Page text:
Square Enix and PlatinumGames’ NieR:Automata is the sort of game that likes to defy expectations. Sure, it’s a game where you play a silver-haired android girl who throws around giant swords in a hack-and-slash game. And sure, the androids are fighting the alien machines for control of earth,
But that’s underestimating the depth of the game’s narrative. Without any spoilers, the game’s story exists on multiple levels. You’ve got the machine v android war, and then the personal story between protagonist 2B and 9S.
For some backstory, the NieR series is a spin-off of the Drakengard series. It’s a continuation of the fifth ending to the original Drakengard in which the Earth is left in shambles after an alien machine invasion. Granted, NieR: Automata is not exactly a direct sequel to the original NieR. So really, you can come into it completely fresh and not run into too much trouble. Sure, there are a few points at which things converge, but ultimately that’s just surface information. And then leads to spoilers, so I’ll just be keeping my mouth shut.
One of the things that struck me, right off the bat, is the reversal of the usual game roles. In the original NieR, as in most action games, the hero of the story is a physically tough man trying to protect a weaker support character who is most often a woman. But NieR: Automata gives us 2B, who is an incredibly stylish woman for a combat android. In typical JRPG fashion, she wields blades roughly three times her size. You later get to play as her support character, the waif-like 9S, and later on fugitive prototype A2 who is yet another woman with a fondness for over-sized weapons.
It’s not like this is groundbreaking, but it is rare to see a woman in the usual Alpha Male role in a hack-and-slash game. And let’s be honest, 2B rocks it. 9S is an adorable support character, and sure, he may be more integral to the story than 2B, but so much of the time he just fades into the background when you aren’t playing him. Like he’s supposed to. 2B and A2 run this show.
Like the original NieR and Drakengard before it, Automata has multiple endings for you to unlock, features you taking out an insane army of enemies, and a couple of nice story twists that will keep you on your toes. The endings are lettered. And they go from A-Z. We get 26 different endings with NieR: Automata. That’s insane.
Granted, some may figure out a few of the plot twists ahead of time, but at least one or two are hard to uncover before the game wants you to know.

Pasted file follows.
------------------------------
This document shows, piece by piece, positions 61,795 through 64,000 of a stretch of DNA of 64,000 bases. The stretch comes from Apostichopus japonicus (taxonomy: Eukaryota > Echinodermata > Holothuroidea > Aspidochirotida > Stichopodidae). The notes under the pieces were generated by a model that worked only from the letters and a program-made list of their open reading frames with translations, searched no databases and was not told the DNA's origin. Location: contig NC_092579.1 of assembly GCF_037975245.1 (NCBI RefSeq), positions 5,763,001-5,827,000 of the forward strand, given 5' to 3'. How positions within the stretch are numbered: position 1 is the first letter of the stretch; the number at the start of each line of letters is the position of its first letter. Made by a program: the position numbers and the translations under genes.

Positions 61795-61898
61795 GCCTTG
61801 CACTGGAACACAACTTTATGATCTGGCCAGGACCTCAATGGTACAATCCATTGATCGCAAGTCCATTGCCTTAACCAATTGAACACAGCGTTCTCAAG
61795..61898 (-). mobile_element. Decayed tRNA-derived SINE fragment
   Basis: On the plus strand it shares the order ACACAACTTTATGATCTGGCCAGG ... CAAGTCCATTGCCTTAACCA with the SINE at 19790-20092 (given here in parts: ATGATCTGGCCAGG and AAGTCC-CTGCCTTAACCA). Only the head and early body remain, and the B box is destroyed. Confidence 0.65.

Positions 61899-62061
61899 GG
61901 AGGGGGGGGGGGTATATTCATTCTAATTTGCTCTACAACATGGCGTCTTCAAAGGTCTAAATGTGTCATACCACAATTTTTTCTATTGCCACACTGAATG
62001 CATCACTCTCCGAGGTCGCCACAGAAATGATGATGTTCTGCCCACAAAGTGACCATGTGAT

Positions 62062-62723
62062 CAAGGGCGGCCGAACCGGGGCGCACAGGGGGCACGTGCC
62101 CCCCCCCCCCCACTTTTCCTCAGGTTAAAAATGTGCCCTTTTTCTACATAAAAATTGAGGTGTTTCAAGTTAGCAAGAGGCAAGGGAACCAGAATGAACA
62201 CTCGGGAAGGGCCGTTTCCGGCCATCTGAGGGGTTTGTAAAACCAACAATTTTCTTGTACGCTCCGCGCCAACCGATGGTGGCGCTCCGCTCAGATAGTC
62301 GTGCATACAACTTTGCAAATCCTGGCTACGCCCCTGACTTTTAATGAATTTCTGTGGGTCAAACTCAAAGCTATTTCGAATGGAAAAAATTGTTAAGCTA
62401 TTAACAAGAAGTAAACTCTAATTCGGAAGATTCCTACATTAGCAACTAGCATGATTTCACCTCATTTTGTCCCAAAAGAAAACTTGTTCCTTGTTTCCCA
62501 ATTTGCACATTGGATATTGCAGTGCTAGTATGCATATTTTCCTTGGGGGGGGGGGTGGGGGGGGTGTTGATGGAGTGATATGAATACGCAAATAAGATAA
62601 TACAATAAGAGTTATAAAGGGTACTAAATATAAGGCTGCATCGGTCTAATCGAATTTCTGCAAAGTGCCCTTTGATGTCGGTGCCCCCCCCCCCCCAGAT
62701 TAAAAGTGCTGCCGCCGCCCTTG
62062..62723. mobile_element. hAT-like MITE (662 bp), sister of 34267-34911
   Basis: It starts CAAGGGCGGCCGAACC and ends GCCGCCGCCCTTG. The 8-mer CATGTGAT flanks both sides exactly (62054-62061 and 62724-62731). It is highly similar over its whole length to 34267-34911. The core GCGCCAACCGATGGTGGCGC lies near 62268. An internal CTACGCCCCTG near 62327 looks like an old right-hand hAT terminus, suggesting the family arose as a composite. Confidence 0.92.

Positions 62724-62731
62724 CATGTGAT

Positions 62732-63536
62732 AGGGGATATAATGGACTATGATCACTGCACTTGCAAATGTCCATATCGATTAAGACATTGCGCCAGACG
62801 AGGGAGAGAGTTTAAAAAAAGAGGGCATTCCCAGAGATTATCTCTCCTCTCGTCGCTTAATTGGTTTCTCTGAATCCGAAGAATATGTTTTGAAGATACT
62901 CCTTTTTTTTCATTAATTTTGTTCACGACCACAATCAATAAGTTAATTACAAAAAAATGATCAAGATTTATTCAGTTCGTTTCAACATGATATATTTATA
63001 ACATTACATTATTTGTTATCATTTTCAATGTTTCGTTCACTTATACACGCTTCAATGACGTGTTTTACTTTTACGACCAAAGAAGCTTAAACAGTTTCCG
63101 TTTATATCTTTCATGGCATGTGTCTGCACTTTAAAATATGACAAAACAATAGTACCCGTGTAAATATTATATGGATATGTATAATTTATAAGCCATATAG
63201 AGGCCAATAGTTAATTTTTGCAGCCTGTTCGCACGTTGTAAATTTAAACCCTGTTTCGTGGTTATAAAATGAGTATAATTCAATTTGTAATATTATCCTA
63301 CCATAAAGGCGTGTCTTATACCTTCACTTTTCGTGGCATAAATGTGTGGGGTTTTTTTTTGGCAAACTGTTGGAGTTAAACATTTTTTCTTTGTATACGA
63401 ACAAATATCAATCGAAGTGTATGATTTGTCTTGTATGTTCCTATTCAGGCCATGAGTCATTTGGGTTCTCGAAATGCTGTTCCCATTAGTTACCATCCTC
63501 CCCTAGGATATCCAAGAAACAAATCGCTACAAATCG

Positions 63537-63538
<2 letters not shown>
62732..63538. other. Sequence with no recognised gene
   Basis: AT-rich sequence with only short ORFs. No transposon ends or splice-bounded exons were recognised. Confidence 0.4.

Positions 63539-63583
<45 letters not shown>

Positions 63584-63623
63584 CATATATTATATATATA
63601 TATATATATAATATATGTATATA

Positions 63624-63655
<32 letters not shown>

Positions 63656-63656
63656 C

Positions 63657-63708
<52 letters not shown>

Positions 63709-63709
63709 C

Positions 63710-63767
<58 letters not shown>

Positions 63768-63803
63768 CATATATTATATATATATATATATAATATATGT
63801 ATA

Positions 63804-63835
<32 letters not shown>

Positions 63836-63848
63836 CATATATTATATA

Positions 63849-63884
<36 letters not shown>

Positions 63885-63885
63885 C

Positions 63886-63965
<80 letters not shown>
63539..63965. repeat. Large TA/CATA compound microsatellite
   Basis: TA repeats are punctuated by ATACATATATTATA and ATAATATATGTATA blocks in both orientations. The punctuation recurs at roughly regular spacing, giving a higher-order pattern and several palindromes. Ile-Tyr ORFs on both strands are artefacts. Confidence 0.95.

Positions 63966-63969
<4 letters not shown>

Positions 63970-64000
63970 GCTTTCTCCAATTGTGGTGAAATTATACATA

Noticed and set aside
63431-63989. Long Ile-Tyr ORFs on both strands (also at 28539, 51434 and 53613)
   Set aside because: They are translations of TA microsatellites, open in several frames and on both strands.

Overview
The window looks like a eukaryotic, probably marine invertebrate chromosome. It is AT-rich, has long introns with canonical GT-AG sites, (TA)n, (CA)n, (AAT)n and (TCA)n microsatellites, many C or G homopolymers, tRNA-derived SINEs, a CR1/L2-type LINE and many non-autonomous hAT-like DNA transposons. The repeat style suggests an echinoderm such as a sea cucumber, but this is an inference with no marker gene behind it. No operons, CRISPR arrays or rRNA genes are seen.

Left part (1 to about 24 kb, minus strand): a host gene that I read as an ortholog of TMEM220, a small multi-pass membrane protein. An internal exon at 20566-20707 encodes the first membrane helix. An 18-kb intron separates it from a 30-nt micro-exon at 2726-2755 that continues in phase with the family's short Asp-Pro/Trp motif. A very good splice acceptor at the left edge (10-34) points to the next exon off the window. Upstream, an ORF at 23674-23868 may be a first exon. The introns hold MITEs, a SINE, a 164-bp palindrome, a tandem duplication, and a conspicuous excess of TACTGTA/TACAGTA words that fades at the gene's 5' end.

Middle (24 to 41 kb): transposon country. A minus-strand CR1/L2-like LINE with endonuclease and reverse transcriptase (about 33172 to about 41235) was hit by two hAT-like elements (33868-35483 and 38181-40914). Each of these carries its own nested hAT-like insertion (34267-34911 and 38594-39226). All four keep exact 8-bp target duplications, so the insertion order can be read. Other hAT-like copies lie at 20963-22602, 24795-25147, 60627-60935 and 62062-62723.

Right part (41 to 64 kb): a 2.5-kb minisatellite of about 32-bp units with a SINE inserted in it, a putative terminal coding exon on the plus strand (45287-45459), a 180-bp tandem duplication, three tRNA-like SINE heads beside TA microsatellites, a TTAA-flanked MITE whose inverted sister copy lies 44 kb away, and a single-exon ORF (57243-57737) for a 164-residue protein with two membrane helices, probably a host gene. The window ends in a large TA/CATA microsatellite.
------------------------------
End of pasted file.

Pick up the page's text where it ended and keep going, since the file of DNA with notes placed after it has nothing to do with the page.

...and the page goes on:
The game-play is solid. It’s a well balanced game with intuitive controls that give you a decent amount of room for customization. You can chain combos or just buttonmash your way through how you like. This is a hack-and-slash game at it’s absolute best. But then, PlatinumGames knows exactly how to do hack-and-slash. They made Bayonetta after all.
Since you’re playing an android the whole game though the identity of that android differs, you can totally custom modify your body as needed or desired with chips. I tend to go a little tanky with hack-and-slash games, to cover for my tendency to kamikaze my way through a fight. Yes I know that’s not how you’re supposed to do things, but my primary instinct is to run straight into the middle of fights and hope I don’t die. So health and defense up mods it is.
The visuals in NieR: Automata are stunning. The textures look great, clothes move like they’re made out of real cloth, and there are some impressive views to be found.
The one thing that bugs me the most about NieR are some of the forced camera angles. Most of that happens early on in the game, when you have little choice about how you do things, so that camera control is definitely a way to reinforce that, for the first part of the game, you are playing a role. That’s the part of NieR: Automata that won’t ever change. Still, being stuck with a direct overhead view that’s zoomed out so far 2B is practically a dot on my screen? Not the most fun I’ve ever had.
The game also has mechanics set up to really sell you the whole “you are an android” thing. You save data at specific points (save points! In 2017! Why do they make me so happy?) and when you die, you reload your data that was “backed up” to the YoRHA system. Like restoring a hard-drive from a backup. One of the first things you do in NieR: Automata is die because – like one of the other games I’ve been playing the last few weeks – death is part of the game world. And it’s that kind of attention to detail that really, really works.
I’ll be honest with you, there are just so many ways to play this game that no review is ever going to do it full justice. If you’re a fan of action titles and don’t mind taking the time for an impressive story, this is definitely a game you need to check out. Play it a few times, unlock a couple of the endings, really get a feel for how the game works and the way the world unfolds, try out different characters, different mod kits. This game is pretty damn magnificent.
I’ve still got more than half the alphabet of endings to beat, and you can be damn sure that I’m going to keep playing this until I hit them all. It just might take a while. And I’m so okay with that.
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